The Nagas

Hill Peoples of Northeast India

Project Introduction The Naga Database

manuscript - H.H. Godwin-Austen, Journal of a Tour in Assam, 26th November 1872 to 15th April 1873

caption: durbar; questions about the boundary between the Naga Hills, Munipur and Burma
medium: tours
person: ButlerOgleThompsonPinto
date: 16.2.1873
person: Godwin-Austen/ H.H.
date: 26.11.1872-4.4.1873
person: Royal Geographical Society, London
text: 16th Febry Sunday
text: Butler, Ogle & self rode there, Thompson went in a Jampan with large umbrella over him, very characteristic of his position, being painted with the color of the Union Jack. Guards were drawn up at every gateway, very ill drilled fellows of all sizes in a black uniform which is not a bad color but all was very slovenly done. I noticed that only one Guard presented arms to Butler, the rest even to the officer in ch of Gd returned their swords to scabbard as we went by. We were met by the Jub Raj the eldest son & his two younger brothers, all in green velvet tunics & epaulettes, white stockings & ammunition boots.
text: We then met the Raja at the entrance of his own house & thence retraced out steps a short way into the audience room. A square building opening on the four sides into verandah rooms. In the centre was a round table with white cloth & chairs placed around it. We took out seats in order of rank, only the sons of the Raja sitting, all other natives standing round about. The Band struck up a march & played a few airs extremely well considering that they were all small Naga boys & have previously been under the instruction of Mr Pinto about 5 months. They will evidently play really well ie if the band master is retained long enough. Conversation lagged a little at first until the Gt Boundary question was mooted. Butler explained to them that he was only carrying out the orders of Govt in laying down the boundary of 1842 & carrying it to the Eastward & that he had not instructions to go into the rights of the matter, that those the Raja must bring forward & produce himself. When, if, the Govt decided in altering their former opinion he would carry out such orders, but that now the orders were clear to make a survey of the watershed & he asked for their aid. To this the Raja distinctly gave a refusal saying that to the East of the Tellizo the country belonged either to Munipur or Burmah & in the presence of the writer afterwards said that the British Govt had no right to go there or even wish to see it. Butler told him that it would be better for him to act with a good grace now & that very possibly his rights across the watershed might be listened to, but that opposition wd ruin his case. It was no use. The last thing said by Butler was the he gave his advice as a friend, that such near neighbours as he & the Raja should be friends & that if anything went wrong hereafter to remember the advice he had that morning given him. We then shook hands with the Raja & his sons & I walked back beside Thompson's dooly to his house & continued this journal.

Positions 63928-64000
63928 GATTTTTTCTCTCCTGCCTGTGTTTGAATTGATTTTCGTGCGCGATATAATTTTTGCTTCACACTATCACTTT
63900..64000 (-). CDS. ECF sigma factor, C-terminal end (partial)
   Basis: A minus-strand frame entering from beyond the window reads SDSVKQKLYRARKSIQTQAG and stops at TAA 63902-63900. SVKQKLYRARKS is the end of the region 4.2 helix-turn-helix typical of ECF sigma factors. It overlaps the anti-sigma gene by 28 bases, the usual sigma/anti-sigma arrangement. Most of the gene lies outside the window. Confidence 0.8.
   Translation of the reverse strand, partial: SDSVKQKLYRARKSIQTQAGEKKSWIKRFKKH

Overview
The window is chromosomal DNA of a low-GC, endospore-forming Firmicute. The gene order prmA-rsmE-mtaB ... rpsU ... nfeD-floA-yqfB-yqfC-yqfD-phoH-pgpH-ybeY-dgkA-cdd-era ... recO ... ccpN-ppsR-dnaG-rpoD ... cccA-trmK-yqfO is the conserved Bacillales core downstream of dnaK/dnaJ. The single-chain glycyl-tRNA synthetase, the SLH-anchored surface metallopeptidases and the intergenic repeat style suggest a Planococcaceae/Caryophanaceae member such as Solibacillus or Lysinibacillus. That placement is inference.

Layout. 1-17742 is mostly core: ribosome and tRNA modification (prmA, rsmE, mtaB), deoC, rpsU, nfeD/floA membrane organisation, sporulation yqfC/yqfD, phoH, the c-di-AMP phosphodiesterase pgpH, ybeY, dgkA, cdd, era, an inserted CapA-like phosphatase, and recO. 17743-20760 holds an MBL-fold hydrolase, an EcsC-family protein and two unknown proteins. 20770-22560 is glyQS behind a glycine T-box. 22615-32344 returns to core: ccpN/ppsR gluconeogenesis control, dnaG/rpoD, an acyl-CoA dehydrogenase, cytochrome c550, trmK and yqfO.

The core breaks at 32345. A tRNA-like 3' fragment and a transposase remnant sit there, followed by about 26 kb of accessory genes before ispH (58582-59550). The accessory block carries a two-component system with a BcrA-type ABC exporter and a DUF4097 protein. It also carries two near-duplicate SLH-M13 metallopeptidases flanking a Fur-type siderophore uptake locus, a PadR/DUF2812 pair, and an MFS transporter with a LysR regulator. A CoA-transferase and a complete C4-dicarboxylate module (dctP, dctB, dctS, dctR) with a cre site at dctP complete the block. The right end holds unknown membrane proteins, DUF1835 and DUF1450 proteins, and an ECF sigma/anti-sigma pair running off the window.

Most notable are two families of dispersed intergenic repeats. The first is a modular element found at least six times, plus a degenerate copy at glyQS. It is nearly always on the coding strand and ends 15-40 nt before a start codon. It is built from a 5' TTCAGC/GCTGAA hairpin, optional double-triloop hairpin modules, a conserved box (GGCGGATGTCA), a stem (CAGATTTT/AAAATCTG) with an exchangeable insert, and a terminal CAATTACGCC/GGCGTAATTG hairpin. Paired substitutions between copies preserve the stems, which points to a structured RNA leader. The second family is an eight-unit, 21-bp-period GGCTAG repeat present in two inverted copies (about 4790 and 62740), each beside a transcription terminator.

text: Determined to go out next day to see the more Southern position of the valley over the Logtak & wrote letter to Thompson to send on to Raja. We heard in evening that [blank] was to attend us on the trip but next [day] no one turned up save the Political Agents Jemadar & 3 or 4 sepoys of his Guard.